Published by Orca Book Publishers
Published in 2014
A year after their dad's death, twins Justine and Perry travel from Australia to Canada.
This mystery hooks me. I read on...
Are You Seeing Me? is told from two points of view
Perry--high-functioning autistic--and his sole caretaker his sister Justine. These POVs are augmented by excerpts from their dad's journal. The journal documents the twin's life and was a gift to Justine on her 18th birthday.
Are You Seeing Me? underlines one of the major problems the world has with people with invisible disabilities--we 'look like everyone else, act like no one you've ever seen'. (p. 11)
And so Justine explains....
'Before people get confused or angry or frustrated or gooey or freaked out, I give them the standard spiel: Perry has a brain condition that can cause him to feel anxious or upset in different places and circumstances. He has trouble with people--mixing with them and communicating with them--and it sometimes results in inappropriate behaviors. I appreciate your understanding and patience.' (p. 12)This passage made me pause--I wondered how I'd explain my invisible disability to a stranger. What would I say, what do I say?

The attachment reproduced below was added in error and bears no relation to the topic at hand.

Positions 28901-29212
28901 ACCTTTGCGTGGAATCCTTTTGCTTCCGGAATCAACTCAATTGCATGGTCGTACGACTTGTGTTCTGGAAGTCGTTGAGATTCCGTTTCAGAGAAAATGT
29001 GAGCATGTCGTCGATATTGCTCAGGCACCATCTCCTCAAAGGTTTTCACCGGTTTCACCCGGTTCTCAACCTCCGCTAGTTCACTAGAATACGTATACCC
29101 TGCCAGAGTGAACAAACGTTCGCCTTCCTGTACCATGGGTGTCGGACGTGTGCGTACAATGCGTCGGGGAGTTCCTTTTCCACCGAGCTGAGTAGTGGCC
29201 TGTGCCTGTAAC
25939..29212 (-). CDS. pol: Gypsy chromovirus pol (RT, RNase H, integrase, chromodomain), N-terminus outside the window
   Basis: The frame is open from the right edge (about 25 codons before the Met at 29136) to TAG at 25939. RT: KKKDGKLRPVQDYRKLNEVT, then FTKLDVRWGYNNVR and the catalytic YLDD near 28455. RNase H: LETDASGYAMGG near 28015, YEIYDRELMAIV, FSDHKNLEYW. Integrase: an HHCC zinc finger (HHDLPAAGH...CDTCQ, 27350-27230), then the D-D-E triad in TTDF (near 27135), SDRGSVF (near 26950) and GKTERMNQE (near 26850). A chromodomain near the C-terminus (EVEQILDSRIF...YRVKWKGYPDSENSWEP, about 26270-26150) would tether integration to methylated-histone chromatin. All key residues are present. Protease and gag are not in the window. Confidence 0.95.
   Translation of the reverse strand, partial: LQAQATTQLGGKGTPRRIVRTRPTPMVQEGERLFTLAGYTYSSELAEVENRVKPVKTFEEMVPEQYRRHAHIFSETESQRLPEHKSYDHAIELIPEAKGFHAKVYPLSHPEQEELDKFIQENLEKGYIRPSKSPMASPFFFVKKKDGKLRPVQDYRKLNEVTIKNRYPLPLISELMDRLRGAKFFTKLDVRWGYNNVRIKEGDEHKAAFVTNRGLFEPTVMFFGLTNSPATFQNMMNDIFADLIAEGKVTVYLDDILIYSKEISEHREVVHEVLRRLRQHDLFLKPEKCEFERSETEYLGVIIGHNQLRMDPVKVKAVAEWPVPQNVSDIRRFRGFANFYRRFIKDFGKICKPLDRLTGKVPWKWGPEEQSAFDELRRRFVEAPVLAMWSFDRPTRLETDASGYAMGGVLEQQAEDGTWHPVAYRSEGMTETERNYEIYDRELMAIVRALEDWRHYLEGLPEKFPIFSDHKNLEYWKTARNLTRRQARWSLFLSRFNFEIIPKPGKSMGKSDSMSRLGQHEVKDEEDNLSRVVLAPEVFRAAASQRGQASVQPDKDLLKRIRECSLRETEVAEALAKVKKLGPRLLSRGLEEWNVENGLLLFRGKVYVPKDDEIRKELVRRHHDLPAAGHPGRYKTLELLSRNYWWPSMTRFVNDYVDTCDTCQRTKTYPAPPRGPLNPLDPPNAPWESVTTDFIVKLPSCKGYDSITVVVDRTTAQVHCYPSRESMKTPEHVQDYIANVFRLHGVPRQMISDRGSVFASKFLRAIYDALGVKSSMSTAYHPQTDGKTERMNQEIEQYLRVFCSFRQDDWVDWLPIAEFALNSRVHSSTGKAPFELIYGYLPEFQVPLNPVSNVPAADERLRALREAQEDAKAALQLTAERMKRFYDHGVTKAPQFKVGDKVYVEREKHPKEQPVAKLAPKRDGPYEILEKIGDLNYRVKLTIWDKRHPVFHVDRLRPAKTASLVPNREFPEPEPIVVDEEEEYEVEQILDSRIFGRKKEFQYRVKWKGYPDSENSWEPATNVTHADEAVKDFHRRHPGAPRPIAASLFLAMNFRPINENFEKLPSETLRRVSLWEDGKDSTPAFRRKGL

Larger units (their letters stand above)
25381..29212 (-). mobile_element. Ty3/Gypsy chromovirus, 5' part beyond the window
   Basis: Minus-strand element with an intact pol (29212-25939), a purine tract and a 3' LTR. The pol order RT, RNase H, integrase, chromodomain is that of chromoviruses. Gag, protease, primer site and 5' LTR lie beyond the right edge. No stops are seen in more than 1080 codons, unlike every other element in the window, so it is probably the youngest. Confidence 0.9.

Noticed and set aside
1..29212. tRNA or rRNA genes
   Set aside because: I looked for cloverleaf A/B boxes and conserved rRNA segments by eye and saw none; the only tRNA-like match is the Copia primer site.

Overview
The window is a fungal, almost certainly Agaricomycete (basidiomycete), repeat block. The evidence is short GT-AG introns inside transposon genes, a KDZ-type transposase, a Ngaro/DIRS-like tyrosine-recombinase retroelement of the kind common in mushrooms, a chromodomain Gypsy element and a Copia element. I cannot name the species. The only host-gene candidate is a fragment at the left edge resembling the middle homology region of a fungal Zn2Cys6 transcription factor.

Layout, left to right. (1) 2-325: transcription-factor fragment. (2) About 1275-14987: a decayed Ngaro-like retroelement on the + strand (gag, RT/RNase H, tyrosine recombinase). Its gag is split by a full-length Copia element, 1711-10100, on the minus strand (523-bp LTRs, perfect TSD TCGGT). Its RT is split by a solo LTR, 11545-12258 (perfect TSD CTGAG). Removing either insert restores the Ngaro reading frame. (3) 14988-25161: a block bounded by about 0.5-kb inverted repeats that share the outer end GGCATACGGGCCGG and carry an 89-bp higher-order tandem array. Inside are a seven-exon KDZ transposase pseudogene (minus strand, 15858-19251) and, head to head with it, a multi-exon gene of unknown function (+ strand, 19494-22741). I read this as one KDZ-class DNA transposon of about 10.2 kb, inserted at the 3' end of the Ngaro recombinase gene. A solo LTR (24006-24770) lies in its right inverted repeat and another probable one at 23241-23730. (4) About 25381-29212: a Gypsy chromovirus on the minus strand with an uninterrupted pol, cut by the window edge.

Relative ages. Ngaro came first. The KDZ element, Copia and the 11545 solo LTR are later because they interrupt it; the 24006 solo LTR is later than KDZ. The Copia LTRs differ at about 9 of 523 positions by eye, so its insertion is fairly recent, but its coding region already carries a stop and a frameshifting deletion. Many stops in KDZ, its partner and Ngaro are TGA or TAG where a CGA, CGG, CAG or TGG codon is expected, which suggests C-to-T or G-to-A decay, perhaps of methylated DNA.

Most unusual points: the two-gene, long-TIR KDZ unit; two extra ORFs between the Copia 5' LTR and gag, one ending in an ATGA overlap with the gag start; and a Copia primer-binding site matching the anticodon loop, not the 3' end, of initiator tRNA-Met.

(Now there's a blog topic)
Other issues that this novel explores...
-It's not just we, the disabled--everyone has strengths and weaknesses.
-Autism isn't Perry's strength or weakness--it's simply part of who he is.
Justine: ' "He's just like the rest of us--amazing in his own right, and no better or worse than anyone else." ' (p. 205)'People treat disabled adults a lot different than kids.' (p. 198)
-It's difficult to raise a child with a disability
An article about Are You Seeing Me? by the author Darren Groth
Quill and Quire's review
Happy 150 Canada
In support of publishing in Canada
Published on Saturday, July 1st Canada Day
At approximately 5 PM PT